Workers and queens of the species in the rubra- HNS and smythiesii-groups HNS are characterized by a long and slender antennal scape, which is gently curved at the base without any angle or carina, by their short, almost straight frontal carinae and wide frons (FI> 0.40) and quite narrow frontal lobes (FLI <1.15). Males from these groups are characterized by a quite long antennal scape, but the scape of rubra-group HNS males is even longer than that of the smythiesii-group HNS (Radchenko and Elmes 2001). Workers and queens are relatively small, like many other species in the rubra-group HNS .
With the current knowledge M. afghanica HNS can no longer be confused with M. tibetana HNS despite M. tibetana HNS being placed in the rubra-group HNS by Radchenko (1994a). We considered this earlier opinion wrong and proposed that M. tibetana HNS characterizes its own species-group(Radchenko and Elmes 2001) because it appears to have more in common with species from the scabrinodis-group HNS rather than species from either the rubra- HNS or smythiesii-groups HNS . For example, workers of the species belonging to the tibetana-group HNS are characterized by frontal carinae curved at their anterior third and frontal lobes that are relatively wide and sub-square (FLI> 1.30 versus <1.15), features typically seen in scabrinodis-group HNS species. Also the males of tibetana-group HNS species have a short antennal scape like those of the scabrinodis-group HNS . However, the scabrinodis-group HNS clearly differs from the tibetana-group HNS by its S-shaped frontal carinae that are curved from their midlength.
If M. afghanica HNS is a member of the dshungarica-complex HNS (i.e. M. dshungarica HNS , M. juglandeti HNS , M. ferganensis HNS and M. kryzhanovskii HNS which mainly live in the Tien-Shan and Pamir Mountains - see Radchenko 1994a) then it most resembles M. kryzhanovskii HNS . Both have long and abundant standing hairs on the legs and antennal scape but M. afghanica HNS differs from M. kryzhanovskii HNS by its prominent and medially-pointed anterior clypeal margin, by much shorter propodeal spines (ESLI 0.23-0.26 versus> 0.30) and by a relatively coarser longitudinal rugosity on the head dorsum (frons between frontal carinae level with the eyes with less than 13 rugae versus more than 15 in M. kryzhanovskii HNS ).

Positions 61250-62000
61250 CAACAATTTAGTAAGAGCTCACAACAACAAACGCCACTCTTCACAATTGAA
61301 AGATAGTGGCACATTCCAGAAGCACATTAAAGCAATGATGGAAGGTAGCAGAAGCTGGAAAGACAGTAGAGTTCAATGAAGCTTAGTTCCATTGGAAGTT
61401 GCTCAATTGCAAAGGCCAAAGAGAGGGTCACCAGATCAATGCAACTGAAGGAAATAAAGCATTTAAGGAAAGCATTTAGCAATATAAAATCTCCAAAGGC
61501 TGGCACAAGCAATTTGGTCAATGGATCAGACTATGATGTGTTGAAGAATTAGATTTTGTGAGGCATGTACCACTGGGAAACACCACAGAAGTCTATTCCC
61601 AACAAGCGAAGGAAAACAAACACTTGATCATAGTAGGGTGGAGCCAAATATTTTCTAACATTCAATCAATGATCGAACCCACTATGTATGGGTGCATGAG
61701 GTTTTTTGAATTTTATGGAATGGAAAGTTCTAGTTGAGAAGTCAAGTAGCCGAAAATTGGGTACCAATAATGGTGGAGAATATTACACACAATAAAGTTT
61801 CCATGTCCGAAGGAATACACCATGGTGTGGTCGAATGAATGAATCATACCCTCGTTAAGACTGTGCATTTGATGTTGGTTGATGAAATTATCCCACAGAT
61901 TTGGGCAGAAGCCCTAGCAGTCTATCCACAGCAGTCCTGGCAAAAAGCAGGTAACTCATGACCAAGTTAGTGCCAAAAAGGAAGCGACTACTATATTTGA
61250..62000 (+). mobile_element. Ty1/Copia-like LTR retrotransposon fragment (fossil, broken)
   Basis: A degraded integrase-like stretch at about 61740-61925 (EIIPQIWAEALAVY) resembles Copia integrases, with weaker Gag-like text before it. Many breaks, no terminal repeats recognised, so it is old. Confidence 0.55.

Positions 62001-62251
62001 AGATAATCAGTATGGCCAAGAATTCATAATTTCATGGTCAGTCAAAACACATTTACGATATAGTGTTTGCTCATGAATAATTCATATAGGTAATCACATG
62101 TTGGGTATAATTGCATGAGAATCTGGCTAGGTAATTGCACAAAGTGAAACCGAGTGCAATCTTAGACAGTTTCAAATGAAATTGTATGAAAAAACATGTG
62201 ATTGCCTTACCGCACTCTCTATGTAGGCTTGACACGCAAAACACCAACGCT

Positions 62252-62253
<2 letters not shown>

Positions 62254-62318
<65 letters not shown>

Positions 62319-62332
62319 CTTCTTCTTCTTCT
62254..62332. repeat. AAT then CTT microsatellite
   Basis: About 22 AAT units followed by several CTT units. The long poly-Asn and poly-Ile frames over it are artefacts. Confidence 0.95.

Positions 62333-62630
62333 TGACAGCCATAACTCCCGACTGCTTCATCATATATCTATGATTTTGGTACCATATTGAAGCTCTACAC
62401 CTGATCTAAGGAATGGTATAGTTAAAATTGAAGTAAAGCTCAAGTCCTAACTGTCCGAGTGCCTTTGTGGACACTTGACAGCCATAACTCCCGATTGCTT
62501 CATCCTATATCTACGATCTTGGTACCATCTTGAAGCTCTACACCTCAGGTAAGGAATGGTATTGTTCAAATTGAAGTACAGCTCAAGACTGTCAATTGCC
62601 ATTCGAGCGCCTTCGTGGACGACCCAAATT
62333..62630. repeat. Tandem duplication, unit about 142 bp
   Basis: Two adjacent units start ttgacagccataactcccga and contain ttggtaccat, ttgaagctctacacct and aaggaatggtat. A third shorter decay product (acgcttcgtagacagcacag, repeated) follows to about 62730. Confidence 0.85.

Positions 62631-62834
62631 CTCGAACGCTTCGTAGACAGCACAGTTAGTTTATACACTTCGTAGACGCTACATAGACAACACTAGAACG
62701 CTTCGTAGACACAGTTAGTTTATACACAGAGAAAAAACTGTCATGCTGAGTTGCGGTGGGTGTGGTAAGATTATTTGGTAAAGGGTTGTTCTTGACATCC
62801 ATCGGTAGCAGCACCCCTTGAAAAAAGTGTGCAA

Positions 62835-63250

The other three species have much less abundant and shorter hairs on their legs and antennal scapes. M. afghanica HNS also differs from M. dshungarica HNS by the parallel sides of its head, as opposed to convex sides, by a much longer petiolar peduncle and by the distinctly concave anterior surface and rounded dorsum of the petiolar node, versus the steep anterior surface and distinctly flattened dorsum of the petiolar node seen in M. dshungarica HNS . M. afghanica's HNS prominent and pointed anteromedian clypeal margin well separates it from both M. juglandeti HNS and M. ferganensis HNS , which have less prominent and broadly-rounded anteromedian clypeal margins (see also Arnoldi 1976; Tarbinsky 1976; Radchenko 1994b).